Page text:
Entering Tinka Pittoors’ world

 Paris  |  1 April 2017  |  AMA  |  Tweet  |  LinkedIn

It is impossible to walk past Galerie Caroline Smulders at this year’s Art Paris Art Fair without doing a double-take. With plush green carpet below, walls adorned with artificial flora and flamingoes, and a life-sized model of Michelle Obama, attendees are immediately drawn to this new world. A solo presentation of Belgian artist Tinka Pittoors, the space blends everyday references with the whimsical, creating an amalgamation of reality and fantasy.

Caroline Smulders, owner of the eponymous gallery, is also from Belgium and views working with Tinka as a return to her roots. The collaboration came about as it often does for Ms. Smulders, from personal admiration to an established working partnership. She explains, “I often fall in love with an artist’s work before I meet them and then form a relationship. This is what happened with Tinka. I saw her work at a fair and bought it. Next, I invited her to take part in the major exhibition “Unlimited Bodies” at Palais d’Iéna in 2012. After that, I knew I wanted to create a solo exhibition with her at Art Paris”.

While many galleries chose to show multiple artists, Smulders’ focus is solo, as she prefers “to give one artist the chance to really develop a project rather than exhibiting a group of people. It’s a big risk but I prefer it to large group shows that people often forget”. Since Tinka Pittoors is interested in creating entire landscapes that combine natural and man-made elements, the decision pays off well. The artist’s formations, a cross between sculpture and installation, have room to breathe and viewers are provided opportunities for in-depth meditation. When asked about Pittoors’ intention, Smulders notes that the oeuvre is about creating a poetic landscape, through pale tones, spatial plays and free shapes, that offer new considerations when looked at closely. “Because you can’t see everything from a distance, you have to approach the work; then, you see the details and how her works are built, like architecture”.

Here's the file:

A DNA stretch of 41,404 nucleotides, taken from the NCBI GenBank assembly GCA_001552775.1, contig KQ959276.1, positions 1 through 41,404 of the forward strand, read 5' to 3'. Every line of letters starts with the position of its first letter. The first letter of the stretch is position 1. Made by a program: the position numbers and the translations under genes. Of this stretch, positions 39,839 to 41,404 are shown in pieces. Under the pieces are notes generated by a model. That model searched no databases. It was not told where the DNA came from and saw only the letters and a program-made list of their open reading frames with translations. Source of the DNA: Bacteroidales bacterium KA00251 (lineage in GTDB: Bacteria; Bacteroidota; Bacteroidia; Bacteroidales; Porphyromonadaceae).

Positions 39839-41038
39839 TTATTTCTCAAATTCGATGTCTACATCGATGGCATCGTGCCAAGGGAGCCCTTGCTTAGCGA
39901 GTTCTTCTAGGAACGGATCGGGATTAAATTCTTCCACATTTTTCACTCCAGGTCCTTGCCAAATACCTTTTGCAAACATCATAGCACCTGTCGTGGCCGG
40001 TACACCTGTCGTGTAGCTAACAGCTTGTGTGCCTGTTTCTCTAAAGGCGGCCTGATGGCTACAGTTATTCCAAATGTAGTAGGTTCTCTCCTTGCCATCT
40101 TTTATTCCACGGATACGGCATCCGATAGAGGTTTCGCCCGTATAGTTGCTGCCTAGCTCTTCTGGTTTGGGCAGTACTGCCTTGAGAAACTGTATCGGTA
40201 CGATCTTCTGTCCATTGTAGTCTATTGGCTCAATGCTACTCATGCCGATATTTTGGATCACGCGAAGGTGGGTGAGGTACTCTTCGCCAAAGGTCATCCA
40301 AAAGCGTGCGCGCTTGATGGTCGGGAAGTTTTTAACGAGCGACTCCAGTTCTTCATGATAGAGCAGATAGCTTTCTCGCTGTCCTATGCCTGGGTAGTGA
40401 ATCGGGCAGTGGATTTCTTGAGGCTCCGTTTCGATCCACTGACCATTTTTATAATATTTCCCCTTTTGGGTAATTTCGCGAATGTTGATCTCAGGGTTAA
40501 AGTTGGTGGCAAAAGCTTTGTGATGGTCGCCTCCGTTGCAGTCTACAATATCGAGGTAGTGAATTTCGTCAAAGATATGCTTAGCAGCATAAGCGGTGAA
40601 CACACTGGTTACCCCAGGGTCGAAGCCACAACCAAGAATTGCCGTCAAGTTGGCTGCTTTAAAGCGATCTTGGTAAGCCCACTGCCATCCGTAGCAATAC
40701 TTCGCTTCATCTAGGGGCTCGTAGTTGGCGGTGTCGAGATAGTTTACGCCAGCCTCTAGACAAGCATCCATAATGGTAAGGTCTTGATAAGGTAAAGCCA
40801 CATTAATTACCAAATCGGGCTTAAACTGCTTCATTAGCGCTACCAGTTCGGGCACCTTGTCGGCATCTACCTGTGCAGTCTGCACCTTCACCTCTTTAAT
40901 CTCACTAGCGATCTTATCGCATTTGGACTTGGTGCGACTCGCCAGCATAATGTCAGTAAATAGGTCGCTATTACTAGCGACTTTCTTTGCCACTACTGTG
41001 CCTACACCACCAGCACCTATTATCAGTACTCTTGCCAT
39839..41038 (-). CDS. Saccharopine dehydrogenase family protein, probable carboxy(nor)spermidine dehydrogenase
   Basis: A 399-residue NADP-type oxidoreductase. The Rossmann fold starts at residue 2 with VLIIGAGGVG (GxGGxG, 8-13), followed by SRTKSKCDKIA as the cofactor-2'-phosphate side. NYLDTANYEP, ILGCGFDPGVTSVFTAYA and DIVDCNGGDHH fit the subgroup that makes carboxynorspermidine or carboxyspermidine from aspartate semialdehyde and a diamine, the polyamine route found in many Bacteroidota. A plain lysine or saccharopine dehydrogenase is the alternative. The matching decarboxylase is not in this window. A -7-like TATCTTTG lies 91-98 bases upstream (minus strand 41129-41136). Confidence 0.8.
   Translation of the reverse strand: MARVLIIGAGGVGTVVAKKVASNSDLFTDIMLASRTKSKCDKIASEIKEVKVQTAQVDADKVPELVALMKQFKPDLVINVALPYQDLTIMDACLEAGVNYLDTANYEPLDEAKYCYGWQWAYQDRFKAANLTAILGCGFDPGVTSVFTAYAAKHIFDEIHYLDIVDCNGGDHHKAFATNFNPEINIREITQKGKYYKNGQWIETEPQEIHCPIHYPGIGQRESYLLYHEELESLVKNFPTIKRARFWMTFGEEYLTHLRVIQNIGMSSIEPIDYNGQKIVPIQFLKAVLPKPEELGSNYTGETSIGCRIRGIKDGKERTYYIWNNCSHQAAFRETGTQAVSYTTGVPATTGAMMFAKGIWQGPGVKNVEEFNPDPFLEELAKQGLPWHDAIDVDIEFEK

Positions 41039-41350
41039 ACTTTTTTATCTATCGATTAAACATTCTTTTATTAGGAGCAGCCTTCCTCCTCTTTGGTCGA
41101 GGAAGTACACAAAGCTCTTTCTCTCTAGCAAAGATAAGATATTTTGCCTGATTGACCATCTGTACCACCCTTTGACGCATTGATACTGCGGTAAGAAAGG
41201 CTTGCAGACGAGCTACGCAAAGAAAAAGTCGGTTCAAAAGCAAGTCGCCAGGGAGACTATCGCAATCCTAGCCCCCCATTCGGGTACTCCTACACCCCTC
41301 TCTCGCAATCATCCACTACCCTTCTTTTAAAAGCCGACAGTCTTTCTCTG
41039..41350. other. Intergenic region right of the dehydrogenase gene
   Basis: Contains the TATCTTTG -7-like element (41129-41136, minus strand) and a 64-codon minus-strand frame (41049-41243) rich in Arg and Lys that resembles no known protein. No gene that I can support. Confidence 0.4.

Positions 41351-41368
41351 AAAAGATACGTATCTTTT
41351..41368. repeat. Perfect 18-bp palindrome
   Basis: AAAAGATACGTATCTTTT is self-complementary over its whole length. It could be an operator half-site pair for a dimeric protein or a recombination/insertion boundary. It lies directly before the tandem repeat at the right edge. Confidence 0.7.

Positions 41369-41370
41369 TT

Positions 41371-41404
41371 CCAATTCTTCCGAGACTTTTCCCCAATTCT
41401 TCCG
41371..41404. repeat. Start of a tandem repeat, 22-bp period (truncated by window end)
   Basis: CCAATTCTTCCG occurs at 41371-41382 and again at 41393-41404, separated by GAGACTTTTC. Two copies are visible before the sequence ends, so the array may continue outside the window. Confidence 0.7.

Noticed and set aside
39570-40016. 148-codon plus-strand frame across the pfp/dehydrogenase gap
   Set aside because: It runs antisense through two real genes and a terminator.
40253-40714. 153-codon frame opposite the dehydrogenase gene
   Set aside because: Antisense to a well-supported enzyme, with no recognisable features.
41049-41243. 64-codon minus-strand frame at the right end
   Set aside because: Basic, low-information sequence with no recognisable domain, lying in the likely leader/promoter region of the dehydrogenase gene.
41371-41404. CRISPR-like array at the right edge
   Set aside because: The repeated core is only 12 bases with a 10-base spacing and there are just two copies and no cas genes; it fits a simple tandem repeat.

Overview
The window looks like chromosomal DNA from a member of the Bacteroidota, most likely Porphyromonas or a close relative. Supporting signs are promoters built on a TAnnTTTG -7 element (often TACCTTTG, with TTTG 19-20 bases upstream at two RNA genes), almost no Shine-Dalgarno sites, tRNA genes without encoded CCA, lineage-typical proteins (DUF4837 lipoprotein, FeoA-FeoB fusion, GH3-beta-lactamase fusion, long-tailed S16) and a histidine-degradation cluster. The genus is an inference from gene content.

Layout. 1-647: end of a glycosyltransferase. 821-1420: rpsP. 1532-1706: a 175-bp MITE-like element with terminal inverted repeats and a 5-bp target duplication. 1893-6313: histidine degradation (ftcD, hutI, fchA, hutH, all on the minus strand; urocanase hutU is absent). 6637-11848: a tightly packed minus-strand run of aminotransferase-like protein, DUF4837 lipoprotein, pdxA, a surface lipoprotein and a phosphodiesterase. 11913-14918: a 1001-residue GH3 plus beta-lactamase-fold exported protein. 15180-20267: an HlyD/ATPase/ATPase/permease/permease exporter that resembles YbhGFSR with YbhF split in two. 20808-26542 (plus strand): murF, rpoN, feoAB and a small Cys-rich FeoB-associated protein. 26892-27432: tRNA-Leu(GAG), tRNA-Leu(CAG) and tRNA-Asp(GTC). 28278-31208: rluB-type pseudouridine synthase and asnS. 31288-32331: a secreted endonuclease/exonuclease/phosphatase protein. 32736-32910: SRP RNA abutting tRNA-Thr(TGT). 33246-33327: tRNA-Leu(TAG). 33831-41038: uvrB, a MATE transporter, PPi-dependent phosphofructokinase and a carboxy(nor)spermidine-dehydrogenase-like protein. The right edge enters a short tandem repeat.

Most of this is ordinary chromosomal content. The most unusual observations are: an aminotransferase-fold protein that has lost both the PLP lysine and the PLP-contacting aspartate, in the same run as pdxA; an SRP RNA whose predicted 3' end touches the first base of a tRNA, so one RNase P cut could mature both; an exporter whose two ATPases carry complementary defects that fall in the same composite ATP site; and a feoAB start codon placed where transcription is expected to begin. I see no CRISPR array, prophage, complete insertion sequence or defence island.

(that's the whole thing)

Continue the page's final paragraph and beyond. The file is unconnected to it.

One of the artworks that is getting the most buzz is In Dreams, a statue of America’s former first lady on a park bench with a swirl of tentacular matter, similar to that of a DNA model, hovering over her clasped palms. Pittoors’ original concept was a seated woman but months of searching only brought about half-naked, sexily posed figures. Serendipitously, the image of Michelle Obama popped up on the internet and she realized that it was exactly what she’d been looking for. Smulders divulges that the huge mass is meant to represent Obama’s dreams; covered in thorns, the “dreams” both shroud and draw attention to the highly recognizable figure, a reference to the human condition of hopes and reality. For In Dreams, the gallerist and artist have ambitious dreams of their own: “We’re going to try and send this to Madame Obama. We are working on getting the image to her and would love for the sculpture to end up in her garden”, Smulders confides.

At the Caroline Smulders Gallery, in the 10th arrondisement of Paris, the gallerist has created what she calls “a space for meeting, living, and storage. Artists and collectors know they can come anytime to work or relax. It’s a bit of a crossroads”. The exhibition of Tinka Pittoors, whose work builds bridges between different environments, encompasses that philosophy and explains the harmonious world they’ve created.

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